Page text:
Rose Ngwira’s world abruptly changed in 2005 when her parents divorced. As in most Malawian families, her father was the sole bread winner, and as such, the divorce between her parents left her and her mother with nothing to rely on, “It did not take long before we realized our life had became more than unbearable; he left my mother pregnant and we had no reserve food in the house, my mother was failing to secure even a cup full of maize corn,” Rose, now 21, explains with determination, showing the strength she gained from this experience.
Rose was the eldest of her other two siblings and she had to use the time after her primary school classes to do small jobs in other peoples households, using the money she earned to buy sweet potatoes in order to provide a single meal each day for the whole family.
“My heart was so happy and from then on, I never went to school late and never did I walk barefooted as the scholarship also provided money for uniform and shoes. My life became easier and my performance immediately improved.”
Soon after the divorce, Rose and her siblings, moved back to their mother’s home village in Kasungu. Despite the move, nothing looked rosy for Rose. Although she was the only girl from her school to be chosen to attend Kasungu secondary school in 2009, she had no idea where they would find the money to cover the fees. “When I got selected, some well wishers gave me note books and my grandmother gave me K500 (an equivalent of US$1.00) which was not even enough for transportation, but this was all I had for the whole school term. I walked to school a distance of two hours and stayed in boarding,” she narrates.
The income situation did not change in her mother’s household and although Rose and her Grandmother sought out funding, each term passed without enough funding to ensure she would be able to finish. Because she was unable to pay her fees, her mother recommended she get married. Although she knew her mother felt forced to suggest this solution, she was still surprised and upset as she didn’t expect her to give in so quickly.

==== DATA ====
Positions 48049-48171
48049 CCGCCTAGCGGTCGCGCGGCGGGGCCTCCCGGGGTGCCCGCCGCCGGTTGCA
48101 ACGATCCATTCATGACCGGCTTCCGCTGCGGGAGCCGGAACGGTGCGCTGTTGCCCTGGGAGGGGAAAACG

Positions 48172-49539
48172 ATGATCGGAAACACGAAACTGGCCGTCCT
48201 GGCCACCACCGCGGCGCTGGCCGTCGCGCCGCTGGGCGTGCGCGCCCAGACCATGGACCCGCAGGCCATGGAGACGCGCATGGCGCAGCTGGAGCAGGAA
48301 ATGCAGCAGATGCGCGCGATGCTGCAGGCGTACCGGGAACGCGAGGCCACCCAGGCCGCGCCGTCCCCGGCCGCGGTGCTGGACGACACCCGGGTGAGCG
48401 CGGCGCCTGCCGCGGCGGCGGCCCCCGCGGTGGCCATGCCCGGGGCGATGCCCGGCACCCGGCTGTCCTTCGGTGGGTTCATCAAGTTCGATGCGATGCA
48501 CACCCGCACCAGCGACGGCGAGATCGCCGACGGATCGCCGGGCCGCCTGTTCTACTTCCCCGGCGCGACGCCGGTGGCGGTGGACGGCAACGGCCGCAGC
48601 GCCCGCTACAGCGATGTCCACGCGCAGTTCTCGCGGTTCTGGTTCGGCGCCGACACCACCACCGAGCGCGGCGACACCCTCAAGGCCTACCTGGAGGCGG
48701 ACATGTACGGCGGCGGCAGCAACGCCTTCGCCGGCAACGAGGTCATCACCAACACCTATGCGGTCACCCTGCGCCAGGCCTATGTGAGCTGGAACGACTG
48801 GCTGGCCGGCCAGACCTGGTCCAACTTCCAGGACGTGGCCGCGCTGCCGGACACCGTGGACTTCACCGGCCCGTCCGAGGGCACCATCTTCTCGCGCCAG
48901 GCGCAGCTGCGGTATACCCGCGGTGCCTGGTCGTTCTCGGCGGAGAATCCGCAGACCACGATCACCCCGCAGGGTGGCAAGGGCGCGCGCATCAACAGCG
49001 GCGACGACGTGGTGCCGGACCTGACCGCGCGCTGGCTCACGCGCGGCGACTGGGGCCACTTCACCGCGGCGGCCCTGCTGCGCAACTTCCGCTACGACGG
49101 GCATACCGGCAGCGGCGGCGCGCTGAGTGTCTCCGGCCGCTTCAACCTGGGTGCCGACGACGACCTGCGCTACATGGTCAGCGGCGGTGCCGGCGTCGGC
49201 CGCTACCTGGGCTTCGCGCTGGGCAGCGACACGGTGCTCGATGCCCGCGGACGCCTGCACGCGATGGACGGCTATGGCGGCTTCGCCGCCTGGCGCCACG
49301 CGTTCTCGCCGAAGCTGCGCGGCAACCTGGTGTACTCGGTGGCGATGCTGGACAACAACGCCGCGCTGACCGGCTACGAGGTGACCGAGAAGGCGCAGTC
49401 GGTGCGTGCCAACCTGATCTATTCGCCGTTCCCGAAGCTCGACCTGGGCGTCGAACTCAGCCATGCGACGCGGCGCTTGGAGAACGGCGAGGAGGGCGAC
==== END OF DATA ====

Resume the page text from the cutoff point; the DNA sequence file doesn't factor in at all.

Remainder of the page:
But then, Rose met a member of the CARE Malawi team. “I met Amos Moses, a Join My Village field officer who upon hearing my story got together with his fellow JMV staff and promised to provide me with scholarship and pocket money. My heart was so happy and from then on, I never went to school late and never did I walk barefooted as the scholarship also provided money for uniform and shoes. My life became easier and my performance immediately improved” Rose said excitedly.
Thanks to Join My Village, Rose remained in school and was elected to represent Kasungu Central as a Youth Parliamentarian member. She has managed to finish her secondary school and will soon sit for university entrance examination.
The life that we go through sometimes leaves us with no options other than to grab a hold of whatever comes our way. As for Rose, who used to dream of becoming a Lawyer, her mindset has been somewhat changed, “I now have no choice of what to pursue, I will take whatever comes as long as it is something to do with school and matches my grades.”